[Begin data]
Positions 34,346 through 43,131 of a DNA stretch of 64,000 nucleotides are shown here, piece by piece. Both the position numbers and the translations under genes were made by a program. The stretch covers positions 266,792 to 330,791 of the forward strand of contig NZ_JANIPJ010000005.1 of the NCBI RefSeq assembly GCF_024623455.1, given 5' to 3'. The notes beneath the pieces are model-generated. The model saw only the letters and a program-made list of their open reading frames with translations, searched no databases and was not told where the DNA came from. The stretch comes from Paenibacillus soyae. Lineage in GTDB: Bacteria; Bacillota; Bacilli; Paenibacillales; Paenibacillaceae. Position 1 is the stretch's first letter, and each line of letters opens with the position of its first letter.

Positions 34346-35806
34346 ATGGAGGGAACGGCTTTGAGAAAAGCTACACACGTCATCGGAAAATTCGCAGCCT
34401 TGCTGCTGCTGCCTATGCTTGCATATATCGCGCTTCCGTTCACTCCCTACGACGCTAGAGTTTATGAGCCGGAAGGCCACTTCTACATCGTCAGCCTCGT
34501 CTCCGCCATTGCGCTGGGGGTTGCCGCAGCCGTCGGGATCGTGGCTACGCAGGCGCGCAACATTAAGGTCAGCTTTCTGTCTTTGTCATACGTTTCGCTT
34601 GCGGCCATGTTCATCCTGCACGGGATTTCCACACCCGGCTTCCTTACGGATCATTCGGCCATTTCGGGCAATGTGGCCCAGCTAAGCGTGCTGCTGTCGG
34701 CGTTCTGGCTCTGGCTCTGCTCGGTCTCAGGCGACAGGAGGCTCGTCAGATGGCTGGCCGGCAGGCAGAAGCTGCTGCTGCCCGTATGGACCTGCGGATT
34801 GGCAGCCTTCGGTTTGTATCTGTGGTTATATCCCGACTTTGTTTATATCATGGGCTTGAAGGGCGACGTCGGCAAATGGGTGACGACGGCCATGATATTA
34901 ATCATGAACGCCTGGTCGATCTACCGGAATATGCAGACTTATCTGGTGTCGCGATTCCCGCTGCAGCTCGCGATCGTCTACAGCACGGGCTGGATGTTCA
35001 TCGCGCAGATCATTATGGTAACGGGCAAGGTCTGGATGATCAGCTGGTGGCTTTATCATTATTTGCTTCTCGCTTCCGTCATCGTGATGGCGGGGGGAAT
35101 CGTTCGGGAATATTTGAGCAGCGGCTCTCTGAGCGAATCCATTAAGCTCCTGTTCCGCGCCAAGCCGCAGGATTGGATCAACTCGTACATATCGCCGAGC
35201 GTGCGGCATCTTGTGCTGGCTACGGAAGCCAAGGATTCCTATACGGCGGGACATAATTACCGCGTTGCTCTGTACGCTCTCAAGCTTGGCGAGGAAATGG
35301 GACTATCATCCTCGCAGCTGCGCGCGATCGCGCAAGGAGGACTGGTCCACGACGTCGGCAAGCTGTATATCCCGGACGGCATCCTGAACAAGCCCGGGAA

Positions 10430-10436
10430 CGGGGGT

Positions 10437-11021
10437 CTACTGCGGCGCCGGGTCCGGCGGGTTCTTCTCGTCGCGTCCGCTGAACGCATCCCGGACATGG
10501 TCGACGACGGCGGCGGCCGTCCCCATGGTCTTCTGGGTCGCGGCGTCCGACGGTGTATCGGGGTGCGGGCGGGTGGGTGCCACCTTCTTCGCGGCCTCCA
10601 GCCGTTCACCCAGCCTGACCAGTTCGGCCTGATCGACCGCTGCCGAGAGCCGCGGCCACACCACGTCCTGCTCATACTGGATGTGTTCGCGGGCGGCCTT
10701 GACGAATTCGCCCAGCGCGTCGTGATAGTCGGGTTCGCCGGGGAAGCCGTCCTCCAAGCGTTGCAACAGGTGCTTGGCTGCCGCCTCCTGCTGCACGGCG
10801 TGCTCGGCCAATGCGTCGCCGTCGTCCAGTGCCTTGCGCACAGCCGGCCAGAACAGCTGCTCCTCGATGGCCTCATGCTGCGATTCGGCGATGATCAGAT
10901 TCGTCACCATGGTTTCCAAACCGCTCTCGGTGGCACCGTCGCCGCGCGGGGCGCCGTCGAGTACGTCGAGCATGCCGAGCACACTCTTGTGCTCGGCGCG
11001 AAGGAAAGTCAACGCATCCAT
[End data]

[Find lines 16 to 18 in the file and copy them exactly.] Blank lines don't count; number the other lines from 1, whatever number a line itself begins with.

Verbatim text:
Positions 10437-11021
10437 CTACTGCGGCGCCGGGTCCGGCGGGTTCTTCTCGTCGCGTCCGCTGAACGCATCCCGGACATGG
10501 TCGACGACGGCGGCGGCCGTCCCCATGGTCTTCTGGGTCGCGGCGTCCGACGGTGTATCGGGGTGCGGGCGGGTGGGTGCCACCTTCTTCGCGGCCTCCA